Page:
This project has received funding from the European Union’s Horizon 2020 research and innovation programme under grant agreement No. 846338
GREen Advanced TEchnologies for the Retrofitting of masonry Structures
Using natural fibre meshes to retrofit old buildings
Urban safety and seismic risk mitigation are two reasons policymakers and structural engineers around the world are focusing more resources on historic buildings that have been constructed from unreinforced masonry (URM). Over the past decades, various retrofitting and strengthening approaches have been implemented to improve the integrity of the structures, but these can be costly, labour-intensive and highly obtrusive. The EU-funded GRE.A.TE.R.S. project will develop a more sustainable and cost-effective solution that uses natural fibre meshes embedded in an inorganic lime-mortar matrix. According to the project, this reliable solution can be engineered to meet the specific performance criteria of masonry buildings.
Unreinforced masonry (URM) buildings constitute more than 70% of the existing building stock worldwide and make up the vast majority of the world’s cultural and architectural heritage. Although masonry has proven to be a highly versatile and durable construction material, much of the existing building stock in Europe and developing countries are non-engineered URM buildings, often built with weak materials and following poor construction practices. As a result, the majority of the existing building stock is in dire need of structural rehabilitation and strengthening. Traditional strengthening and rehabilitation techniques include grout or epoxy injections, crack stitching, surface overlays with mesh-reinforced concrete, chicken-wire or reinforced plaster, reinforced concrete jacketing as well as external/internal post tensioning.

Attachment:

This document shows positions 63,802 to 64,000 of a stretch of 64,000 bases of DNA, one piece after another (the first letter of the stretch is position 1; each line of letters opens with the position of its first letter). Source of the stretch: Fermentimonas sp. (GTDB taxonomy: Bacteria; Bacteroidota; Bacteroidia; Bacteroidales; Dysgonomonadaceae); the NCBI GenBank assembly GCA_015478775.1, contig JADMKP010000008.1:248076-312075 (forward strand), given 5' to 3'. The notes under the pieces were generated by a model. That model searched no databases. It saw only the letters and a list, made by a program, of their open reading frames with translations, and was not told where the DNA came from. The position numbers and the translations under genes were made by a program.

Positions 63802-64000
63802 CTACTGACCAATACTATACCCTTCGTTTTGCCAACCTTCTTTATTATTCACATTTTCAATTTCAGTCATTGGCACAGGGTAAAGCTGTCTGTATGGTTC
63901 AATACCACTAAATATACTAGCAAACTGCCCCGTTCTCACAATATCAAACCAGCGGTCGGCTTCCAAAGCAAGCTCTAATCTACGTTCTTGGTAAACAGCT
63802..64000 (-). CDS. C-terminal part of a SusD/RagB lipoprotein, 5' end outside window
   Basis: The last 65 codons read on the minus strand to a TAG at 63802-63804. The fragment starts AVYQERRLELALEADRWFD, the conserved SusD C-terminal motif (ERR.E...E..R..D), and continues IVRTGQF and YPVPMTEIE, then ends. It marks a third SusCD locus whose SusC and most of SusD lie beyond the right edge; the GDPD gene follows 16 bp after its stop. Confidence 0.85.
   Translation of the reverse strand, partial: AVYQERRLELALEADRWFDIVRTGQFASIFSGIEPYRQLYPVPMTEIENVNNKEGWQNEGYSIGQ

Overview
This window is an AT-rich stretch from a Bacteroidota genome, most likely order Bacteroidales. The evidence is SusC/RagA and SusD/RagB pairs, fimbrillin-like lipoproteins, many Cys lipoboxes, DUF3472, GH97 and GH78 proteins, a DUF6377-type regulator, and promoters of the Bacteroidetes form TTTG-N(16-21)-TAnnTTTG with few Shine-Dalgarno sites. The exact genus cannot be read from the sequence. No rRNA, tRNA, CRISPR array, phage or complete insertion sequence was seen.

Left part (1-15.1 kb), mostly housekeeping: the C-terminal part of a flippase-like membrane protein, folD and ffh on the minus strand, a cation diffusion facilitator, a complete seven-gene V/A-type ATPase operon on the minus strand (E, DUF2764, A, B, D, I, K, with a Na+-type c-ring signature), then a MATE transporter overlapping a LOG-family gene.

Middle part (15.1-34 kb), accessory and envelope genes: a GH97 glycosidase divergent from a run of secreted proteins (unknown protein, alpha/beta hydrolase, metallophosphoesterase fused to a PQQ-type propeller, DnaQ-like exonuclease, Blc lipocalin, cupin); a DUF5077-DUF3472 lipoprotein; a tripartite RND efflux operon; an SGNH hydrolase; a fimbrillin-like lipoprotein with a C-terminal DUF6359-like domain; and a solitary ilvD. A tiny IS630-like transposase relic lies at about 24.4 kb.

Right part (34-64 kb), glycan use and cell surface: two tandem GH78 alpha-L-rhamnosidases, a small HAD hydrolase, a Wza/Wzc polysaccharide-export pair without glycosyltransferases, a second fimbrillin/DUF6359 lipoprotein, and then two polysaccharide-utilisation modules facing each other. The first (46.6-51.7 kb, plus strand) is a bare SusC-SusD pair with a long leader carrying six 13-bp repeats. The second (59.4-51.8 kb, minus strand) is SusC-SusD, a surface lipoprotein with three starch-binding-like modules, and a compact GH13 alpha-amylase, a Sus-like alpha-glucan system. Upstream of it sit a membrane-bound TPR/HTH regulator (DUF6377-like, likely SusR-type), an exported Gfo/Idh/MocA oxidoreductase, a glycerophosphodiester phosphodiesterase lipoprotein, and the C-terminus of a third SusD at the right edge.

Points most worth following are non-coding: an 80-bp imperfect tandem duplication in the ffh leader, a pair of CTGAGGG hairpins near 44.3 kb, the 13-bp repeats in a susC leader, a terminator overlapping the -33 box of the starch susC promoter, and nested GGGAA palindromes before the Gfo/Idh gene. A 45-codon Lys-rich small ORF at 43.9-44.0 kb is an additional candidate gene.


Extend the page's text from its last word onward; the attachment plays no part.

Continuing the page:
However, all of these techniques can affect significantly the dynamic response characteristics of the structure and can be costly, labour-intensive and highly obtrusive. In recent years, the use of advanced composite materials in civil engineering applications has increased exponentially, and the various retrofitting solutions that have been developed based on the implementation of these materials have proven to be very effective. However, the high performance of these advanced materials would not be effectively exploited on the less demanding masonry structures and the high material and installation costs would render them prohibitive in most European and developing countries. The proposed project aims to develop a novel strengthening solution that uses natural fibre meshes embedded in an inorganic lime-mortar matrix. The new system will provide a more sustainable and cost‐effective alternative and will provide a more reliable solution that can be engineered to meet the specific performance criteria of masonry buildings.
- THE UNIVERSITY OF SHEFFIELD
Start date: 1/11/2019 - End date: 31/10/2021